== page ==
If planes were better than ships then the seas would be empty of submarines. If a sonar buoy was that effective a hull mounted sonar would guarantee instant detection of any submarine.

    All good clean fun. :)

  9. Mike Burleson permalink*
    November 18, 2009 5:52 am

    You fellows are giving me an education about UK journalism! We have many such news sites where the “grain of salt” principle has to be frequently applied.

    Michael said “His thinking is that ‘escorts are of no use”

    That just amazes me and I think some of our carrier admirals over here and their political supporters would agree with him. Also that the carriers don’t need planes, or just a few mediocre ones to fill their giant decks are sufficient.

    To me the escorts and submarines are the backbone of any Navy, of course with logistics ships. Battleships have their place and importance, as does all naval airpower. But the general purpose warfighting, escorting, policing and patrol, you need the “small boys”, without which you aren’t a Navy, just a status symbol.

  10. m.ridgard permalink
    November 18, 2009 4:58 am

    Sorry to seem so bloody minded but once again I feel the need to clarify a point.
    I saw D.E.Reddicks reference to an article from the ‘register’ so thought I would look it up,then I noticed the author Lewis Page and immediatley took the whole thing with a very large pinch of salt.
    The author of this flight of fancy is an ex middle ranking RN officer (disgruntled?) who seems to have a flair for self promotion and making outlandish statements.
    One of his better ones being that the future RN should consist of ‘super carriers’,SSN’s and MCM vessels. His thinking is that ‘escorts are of no use!!, frigates find it to hard to detect and prosecute submarines and aircraft are of more use than ships.
    So a carrier task group consisting of a CVF and SSN and a Mine countermeasure vessell.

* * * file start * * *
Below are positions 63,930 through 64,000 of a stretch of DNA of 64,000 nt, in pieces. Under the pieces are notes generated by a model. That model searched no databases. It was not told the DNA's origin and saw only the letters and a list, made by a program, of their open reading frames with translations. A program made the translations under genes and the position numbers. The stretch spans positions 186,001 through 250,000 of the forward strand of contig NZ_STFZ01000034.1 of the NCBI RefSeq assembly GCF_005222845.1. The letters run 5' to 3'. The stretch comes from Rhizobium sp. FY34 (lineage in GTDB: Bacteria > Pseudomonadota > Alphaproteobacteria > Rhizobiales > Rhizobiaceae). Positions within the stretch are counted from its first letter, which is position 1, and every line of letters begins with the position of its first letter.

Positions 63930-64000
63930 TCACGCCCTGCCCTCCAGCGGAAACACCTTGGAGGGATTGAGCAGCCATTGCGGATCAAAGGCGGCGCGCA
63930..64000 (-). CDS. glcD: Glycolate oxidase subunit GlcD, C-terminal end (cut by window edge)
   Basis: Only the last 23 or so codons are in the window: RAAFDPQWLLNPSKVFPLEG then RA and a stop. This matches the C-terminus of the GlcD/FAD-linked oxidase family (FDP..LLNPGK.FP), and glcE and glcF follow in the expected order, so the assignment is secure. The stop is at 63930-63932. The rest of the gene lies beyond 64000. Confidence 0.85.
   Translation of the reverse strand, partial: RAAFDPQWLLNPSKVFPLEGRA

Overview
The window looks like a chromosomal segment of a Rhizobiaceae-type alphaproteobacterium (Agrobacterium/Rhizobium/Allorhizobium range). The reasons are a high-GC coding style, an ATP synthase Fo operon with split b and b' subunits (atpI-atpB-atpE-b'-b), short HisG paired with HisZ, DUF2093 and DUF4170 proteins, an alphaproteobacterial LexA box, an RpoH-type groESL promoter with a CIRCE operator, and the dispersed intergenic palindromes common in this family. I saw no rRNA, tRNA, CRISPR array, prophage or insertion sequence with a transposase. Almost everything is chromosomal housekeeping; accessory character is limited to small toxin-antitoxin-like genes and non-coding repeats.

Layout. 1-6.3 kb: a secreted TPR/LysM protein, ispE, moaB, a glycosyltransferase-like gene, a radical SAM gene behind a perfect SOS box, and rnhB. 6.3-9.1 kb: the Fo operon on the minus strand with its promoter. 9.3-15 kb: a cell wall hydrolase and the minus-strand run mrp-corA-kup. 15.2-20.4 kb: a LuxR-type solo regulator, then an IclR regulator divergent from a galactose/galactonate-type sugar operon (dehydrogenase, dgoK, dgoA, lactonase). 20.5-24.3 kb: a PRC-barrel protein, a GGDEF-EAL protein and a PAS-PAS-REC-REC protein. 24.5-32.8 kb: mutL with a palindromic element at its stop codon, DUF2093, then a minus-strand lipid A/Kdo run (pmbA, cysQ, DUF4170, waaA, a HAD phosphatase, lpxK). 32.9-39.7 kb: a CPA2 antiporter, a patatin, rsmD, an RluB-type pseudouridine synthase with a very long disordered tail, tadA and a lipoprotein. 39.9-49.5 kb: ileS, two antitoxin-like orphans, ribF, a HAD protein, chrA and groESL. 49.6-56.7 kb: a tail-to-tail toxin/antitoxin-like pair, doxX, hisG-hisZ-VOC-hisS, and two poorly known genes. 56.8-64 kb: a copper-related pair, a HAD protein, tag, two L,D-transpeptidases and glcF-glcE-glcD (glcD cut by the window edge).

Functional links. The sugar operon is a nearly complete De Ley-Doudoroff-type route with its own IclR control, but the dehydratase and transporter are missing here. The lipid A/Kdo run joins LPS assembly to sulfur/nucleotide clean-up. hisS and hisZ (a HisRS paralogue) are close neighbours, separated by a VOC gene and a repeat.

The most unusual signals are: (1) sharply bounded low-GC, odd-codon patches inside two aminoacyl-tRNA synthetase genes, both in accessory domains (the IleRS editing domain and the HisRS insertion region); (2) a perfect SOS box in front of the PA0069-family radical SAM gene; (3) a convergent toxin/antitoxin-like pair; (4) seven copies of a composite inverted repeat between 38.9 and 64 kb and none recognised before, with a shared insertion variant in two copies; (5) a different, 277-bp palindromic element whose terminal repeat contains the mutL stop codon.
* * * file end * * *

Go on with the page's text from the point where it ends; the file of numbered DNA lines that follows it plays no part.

The only person who takes him seriously in the UK is himself,still I suppose he makes a decent living out of being deliberatly controversial.

  11. November 18, 2009 4:52 am

    As I said when this was originally posted here you have to take into account the paper the story was published in.

    The other left paper in the UK The Independent regularly reports the cost of a Trident replacement as £100bn with no qualification what so ever.

    Considering Trident came in under budget at £14bn, costs £250 million year to run, and the number of specialist jobs and companies within the UK that depend on this work reporting like that is pernicious. Especially when you consider the £54bn the socialist elites spent to prop up the Northern Rock bank. I am not going to moan about other banking costs.

    Total cost on the UK deterrent is £1bn; about 3% of the defence budget. An amazing £750million pounds gets spent on the Aldamaston Atomic Weapons Research Establishment.

  12. Mike Burleson permalink*
    November 18, 2009 4:51 am

    Thanks Total and Gordon.

  13. November 17, 2009 10:05 pm

    Absent a state of national emergency, a general election to elect the new Parliament must be held by no later than Thursday 3 June 2010. The local elections for 2010 have been firmly scheduled for Thursday 6 May 2010, so that is a possible date. In theory, the PM can ask the Queen to dissolve the current Parliament at any time, but the governing Labour party is substantially behind in the opinion polls and has been for months.

  14. Total permalink
    November 17, 2009 9:45 pm

    Before June 2010.

  15. Mike Burleson permalink*
    November 17, 2009 8:20 pm

    It may be a while for the real truth comes out. Perhaps after national elections! Does anyone know the date for those?

  16. Total permalink
    November 17, 2009 8:16 pm

    Has there been an approach from the MoD to India? That language is parsed very carefully, indeed.

  17. D. E. Reddick permalink
    November 17, 2009 6:57 pm

    Mike,

    That report and editorial commentary from The Register is certainly a different and very interesting read regarding the two projected RN CVs.